By this point, my bladder was going to explode before the kerosene gas cans, so I had to summon the courage to enter a kampong hut and ask for the toilet. The woman and her husband gaped at me as if they had a ghost in their mist, and said in Indonesian it was in the back on the right. They yelped and laughed in disbelief as I followed their directions perfectly, having understood them. Bule mengerti! I can't help but feel a bit smug when I surprise people with my knowledge of the language. It makes up for the times when I feel completely lost and left out of entire conversations that go too quickly.
The big bu and her friends wandered up the road to somewhere, leaving their baskets and crates behind. As I lay back down on my seat for a rest, happy to finally have it to myself so I wouldn't be so squished, there was a scaffuffle and an outburst of clucking; apparently the chickens weren't exactly enjoying being tied up together. I searched around on the floor but couldn't find them. Then another short struggle kicked up the dust from beneath my seat; the bu had put them directly under me, where they lay miserably in the dirt to await their fate. I was tempted to set them free outside, but instead moved to lie on another seat, where I wouldn't feel their misery and half-hearted struggle directly beneath me.
The driver, as ancient as the bus, finally-finally!-got the wheel on and started the engine. It coughed and sputtered and roared to life like an old farm tractor, and we were off again. I asked the attendant how much longer, and he said half an hour. Which meant, of course, at least an hour, but it was closer, that was the main thing, and it was getting cooler now that it was getting late. Kilometer after kilometer of palm plantations later, the mountains rose into view and we entered them, down the rutted road. The smiling boy and his friend came up to sit and talk to me. Mau ke mana? Tangkehan. Ah, we live in Tangkahan! We live in the lodge there. We can show you. The boy, in a shirt sporting the handsome and determined mug of Che Guevera, a popular icon for Indonesians, along with Rage Against the Machine beneath it, must have spotted me as a guest from a mile off, or at least a length of bus away. I wondered if he knew the band, so I asked him. He only smiled and shrugged, another young Indonesian sporting the symbols of a western culture he doesn't yet comprehend.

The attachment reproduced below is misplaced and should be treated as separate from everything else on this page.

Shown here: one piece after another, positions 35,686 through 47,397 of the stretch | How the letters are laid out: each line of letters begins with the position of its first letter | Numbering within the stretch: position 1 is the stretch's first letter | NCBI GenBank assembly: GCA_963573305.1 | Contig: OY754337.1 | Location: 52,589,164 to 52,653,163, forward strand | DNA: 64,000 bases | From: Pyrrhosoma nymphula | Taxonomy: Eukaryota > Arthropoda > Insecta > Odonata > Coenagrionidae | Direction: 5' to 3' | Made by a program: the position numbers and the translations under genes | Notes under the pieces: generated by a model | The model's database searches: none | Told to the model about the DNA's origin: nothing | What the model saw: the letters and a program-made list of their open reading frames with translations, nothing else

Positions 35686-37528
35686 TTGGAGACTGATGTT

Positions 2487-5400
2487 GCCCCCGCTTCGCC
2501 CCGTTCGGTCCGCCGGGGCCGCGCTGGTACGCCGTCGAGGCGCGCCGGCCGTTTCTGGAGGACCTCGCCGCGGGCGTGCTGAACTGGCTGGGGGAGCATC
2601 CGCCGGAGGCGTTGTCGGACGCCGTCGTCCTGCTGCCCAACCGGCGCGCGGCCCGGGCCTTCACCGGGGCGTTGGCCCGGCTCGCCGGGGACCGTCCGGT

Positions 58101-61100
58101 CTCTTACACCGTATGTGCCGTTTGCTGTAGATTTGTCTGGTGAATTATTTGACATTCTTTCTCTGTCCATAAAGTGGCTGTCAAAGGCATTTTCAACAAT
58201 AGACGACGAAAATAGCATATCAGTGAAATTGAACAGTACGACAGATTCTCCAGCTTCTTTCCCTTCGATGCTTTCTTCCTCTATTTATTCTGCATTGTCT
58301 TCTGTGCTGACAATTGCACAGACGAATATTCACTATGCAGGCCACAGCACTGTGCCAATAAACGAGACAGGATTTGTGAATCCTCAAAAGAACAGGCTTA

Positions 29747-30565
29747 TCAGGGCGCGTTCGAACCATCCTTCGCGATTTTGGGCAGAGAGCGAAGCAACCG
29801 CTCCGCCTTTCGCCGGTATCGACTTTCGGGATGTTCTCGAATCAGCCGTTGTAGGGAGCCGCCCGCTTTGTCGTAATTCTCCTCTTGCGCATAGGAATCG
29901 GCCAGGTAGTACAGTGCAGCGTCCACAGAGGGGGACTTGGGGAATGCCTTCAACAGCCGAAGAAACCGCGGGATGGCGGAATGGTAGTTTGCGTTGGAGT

The sun was going down, but we finally made it. The bus ground to a stop in front of the newly built Tangkahan Visitors Centre. The villagers were gracious, holding their hands out to welcome me as I scrambled after the boys, down the path and long winding stone stairs to the river, where a makeshift hut bound between two sampans awaited to take us across. Twilight had arrived; the river gentled through a cascade of darkening jungle, rising up steeply on both sides. I immediately felt at home as we walked the single bamboo board onto the floating sampan house and went across, an old man poling it over like Charon on the river Styx, in all of two minutes. A lodge was nestled in the trees at the top of the river bank, and as we ascended another long, winding flight of stone stairs to reach it, a surge of exhilaration went through my tired limbs. I was back in the jungle, leaving the chaos of Medan far behind the winding, muddy dirt road.